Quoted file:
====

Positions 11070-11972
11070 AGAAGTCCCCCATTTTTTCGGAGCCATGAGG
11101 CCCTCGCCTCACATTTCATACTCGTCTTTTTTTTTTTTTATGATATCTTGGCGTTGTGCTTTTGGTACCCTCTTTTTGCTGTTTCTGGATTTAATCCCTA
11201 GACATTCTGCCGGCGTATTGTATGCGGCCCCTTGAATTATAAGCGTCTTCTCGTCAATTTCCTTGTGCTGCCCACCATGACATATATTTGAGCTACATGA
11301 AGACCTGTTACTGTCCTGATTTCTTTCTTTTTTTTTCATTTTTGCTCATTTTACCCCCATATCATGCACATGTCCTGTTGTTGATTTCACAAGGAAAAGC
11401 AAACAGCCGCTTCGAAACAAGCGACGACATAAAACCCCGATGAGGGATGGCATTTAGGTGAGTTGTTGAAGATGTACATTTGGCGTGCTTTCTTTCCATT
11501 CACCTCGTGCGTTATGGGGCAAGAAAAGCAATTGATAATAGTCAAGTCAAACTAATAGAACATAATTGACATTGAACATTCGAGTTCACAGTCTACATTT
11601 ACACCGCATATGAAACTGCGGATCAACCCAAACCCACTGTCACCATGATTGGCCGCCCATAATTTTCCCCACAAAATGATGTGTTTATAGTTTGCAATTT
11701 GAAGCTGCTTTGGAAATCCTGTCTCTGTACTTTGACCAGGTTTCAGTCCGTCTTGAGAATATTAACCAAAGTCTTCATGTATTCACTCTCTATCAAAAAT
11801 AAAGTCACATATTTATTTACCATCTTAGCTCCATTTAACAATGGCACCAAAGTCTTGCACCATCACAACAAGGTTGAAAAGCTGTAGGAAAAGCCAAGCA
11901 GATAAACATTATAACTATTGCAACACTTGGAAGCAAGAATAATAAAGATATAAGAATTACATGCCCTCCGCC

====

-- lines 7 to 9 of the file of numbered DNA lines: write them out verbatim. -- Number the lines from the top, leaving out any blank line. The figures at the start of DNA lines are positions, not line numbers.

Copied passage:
11501 CACCTCGTGCGTTATGGGGCAAGAAAAGCAATTGATAATAGTCAAGTCAAACTAATAGAACATAATTGACATTGAACATTCGAGTTCACAGTCTACATTT
11601 ACACCGCATATGAAACTGCGGATCAACCCAAACCCACTGTCACCATGATTGGCCGCCCATAATTTTCCCCACAAAATGATGTGTTTATAGTTTGCAATTT
11701 GAAGCTGCTTTGGAAATCCTGTCTCTGTACTTTGACCAGGTTTCAGTCCGTCTTGAGAATATTAACCAAAGTCTTCATGTATTCACTCTCTATCAAAAAT